What she wore

Photo courtesy Wedding Inspirations

"One of the many blessings that come from an original tailored garment is the opportunity to incorporate personal, poetic and sentimental touches," explains local designer R. Brooke Priddy of Ship to Shore. "Often my clients bring items from loved ones of generations past."

It's a concept that goes far beyond the "something old, something new" adage. Priddy repurposes and incorporates gloves, scraps of lace, velvet flowers, pearls, hats, even entire wedding gowns into one-of-a-kind dresses for the brides who come to her shop.

That's a really big difference — a world apart, in fact — from the process through which many women choose a gown. Catalogues, bridal superstores and mainstream mall-style shops offer plenty of selection but in impersonal settings and with few if any options for customizing. When it comes to weddings, few brides would admit to wanting a cookie-cutter feel to the big day.

So what stops many brides from purchasing a custom-made gown? Price. Tales of nest egg-cracking designer gowns are the stuff of both legend and nightmare. FYI: The most expensive wedding dress in the world, to date, is the $12 million Diamond Gown, a collaboration by Renee Strauss and jewel dealer Martin Katz. But that's hardly everyone's style, and when it comes to custom design (within reason), Priddy points out that "People don't seem to know that the prices are not that much higher than local off-the-rack chain retailers. Sometimes much less." (Alterations and extras are hidden costs of off-the-rack gowns.)

While buying locally might mean spending less; it definitely means keeping money in the local economy and avoiding unfair trade or sweatshop practices associated with many mass-produced clothing lines. But most importantly, a local designer provides one-on-one consultation and personal touches. Back to that "something old, something new, something borrowed, something blue" tradition: "Each of these lucky items can be sewn in like secrets under hems, or woven into accentuated waistlines," says Priddy. "In my experience, the more the dress tells a story — laced with a history unique to the bride — the more emotionally fulfilling the whole experience can be."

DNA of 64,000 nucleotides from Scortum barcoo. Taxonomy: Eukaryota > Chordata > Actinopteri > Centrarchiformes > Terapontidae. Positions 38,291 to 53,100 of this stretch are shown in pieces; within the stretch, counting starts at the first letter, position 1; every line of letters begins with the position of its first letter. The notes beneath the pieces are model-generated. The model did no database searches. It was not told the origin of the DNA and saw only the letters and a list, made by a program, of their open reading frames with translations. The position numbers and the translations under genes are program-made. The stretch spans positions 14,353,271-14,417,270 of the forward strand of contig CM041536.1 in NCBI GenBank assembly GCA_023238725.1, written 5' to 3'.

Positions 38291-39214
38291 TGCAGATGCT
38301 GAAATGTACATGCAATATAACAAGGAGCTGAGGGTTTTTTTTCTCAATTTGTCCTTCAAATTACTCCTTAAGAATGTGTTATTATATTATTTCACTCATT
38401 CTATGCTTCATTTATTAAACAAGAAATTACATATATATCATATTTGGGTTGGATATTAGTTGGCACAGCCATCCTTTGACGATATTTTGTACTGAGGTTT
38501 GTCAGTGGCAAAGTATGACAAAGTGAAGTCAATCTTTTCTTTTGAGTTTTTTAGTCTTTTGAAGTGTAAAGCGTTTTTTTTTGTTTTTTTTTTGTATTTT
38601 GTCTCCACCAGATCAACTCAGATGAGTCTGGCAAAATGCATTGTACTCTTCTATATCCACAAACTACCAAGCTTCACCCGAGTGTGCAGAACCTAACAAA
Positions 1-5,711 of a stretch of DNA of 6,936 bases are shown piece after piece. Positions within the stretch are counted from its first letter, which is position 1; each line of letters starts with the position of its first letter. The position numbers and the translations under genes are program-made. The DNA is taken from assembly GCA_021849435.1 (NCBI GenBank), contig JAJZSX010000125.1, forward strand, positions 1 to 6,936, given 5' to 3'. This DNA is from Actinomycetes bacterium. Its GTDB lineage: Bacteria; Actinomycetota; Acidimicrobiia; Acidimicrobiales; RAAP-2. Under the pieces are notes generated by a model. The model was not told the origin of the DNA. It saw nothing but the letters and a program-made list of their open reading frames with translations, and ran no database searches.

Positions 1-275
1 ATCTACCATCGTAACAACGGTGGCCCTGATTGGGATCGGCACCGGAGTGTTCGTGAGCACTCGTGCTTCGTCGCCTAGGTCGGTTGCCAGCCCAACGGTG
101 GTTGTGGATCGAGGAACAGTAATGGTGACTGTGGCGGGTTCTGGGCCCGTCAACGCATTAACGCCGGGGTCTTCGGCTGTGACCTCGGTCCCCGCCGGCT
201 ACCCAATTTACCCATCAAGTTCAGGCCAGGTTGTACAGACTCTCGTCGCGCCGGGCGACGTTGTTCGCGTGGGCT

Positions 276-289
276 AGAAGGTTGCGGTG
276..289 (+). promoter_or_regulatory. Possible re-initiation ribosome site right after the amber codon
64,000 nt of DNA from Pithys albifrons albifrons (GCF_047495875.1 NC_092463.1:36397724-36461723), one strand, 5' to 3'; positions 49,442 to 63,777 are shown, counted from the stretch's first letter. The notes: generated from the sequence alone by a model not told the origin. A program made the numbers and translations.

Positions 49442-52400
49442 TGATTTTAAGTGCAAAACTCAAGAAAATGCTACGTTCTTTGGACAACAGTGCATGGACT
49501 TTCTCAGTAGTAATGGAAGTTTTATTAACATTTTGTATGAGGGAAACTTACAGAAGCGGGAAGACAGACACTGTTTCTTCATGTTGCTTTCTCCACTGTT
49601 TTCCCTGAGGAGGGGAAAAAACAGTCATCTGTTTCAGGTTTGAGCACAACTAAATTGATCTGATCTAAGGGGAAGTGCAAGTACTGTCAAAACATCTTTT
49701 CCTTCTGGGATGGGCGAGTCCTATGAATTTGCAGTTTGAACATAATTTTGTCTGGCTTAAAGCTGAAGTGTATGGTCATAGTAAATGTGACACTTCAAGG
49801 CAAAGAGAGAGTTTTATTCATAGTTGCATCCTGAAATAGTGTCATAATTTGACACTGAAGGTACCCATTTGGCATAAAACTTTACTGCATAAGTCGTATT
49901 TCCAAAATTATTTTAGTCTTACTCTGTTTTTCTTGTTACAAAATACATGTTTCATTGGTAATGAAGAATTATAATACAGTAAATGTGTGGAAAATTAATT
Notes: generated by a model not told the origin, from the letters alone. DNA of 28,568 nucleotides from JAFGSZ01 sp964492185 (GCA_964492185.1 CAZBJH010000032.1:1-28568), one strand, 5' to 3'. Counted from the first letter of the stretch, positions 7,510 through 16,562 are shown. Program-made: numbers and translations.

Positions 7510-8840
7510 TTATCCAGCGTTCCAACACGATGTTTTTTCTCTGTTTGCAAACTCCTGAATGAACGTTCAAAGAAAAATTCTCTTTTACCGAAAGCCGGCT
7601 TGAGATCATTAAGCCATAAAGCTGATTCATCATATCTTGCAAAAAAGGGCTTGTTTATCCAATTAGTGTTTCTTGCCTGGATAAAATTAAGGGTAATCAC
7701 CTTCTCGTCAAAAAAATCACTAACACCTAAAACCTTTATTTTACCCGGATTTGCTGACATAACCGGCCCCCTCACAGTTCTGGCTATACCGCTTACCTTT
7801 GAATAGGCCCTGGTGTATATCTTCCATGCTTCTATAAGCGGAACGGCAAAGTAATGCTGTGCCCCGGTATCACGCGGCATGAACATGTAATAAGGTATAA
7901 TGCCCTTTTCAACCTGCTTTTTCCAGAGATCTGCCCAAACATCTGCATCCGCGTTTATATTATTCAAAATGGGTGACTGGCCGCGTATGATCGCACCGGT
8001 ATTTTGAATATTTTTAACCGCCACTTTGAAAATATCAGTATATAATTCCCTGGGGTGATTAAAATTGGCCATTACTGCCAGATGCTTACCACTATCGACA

WNC boasts many talented designers as well as small boutiques that can offer personalizes service when it comes to finding the perfect dress. Brides on a budget can check local consignment and vintage shops for second hand and antique gowns. These dresses, at the hand of a tailor or seamstress, can be updated and made to fit perfectly. Have a family heirloom wedding gown that's brimming with emotional value but is hopelessly out of style? Consider hiring one of the area's many alteration shops to take in, let out, shorten, remove sleeves or otherwise revamp the dress.

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About Alli Marshall
Alli Marshall is the arts section editor at Mountain Xpress. She's lived in Asheville for more than 20 years and loves live music, visual art, fiction and friendly dogs. Alli is the winner of the 2016 Thomas Wolfe Fiction Prize and the author of the novel "How to Talk to Rockstars," published by Logosophia Books. Follow me @alli_marshall

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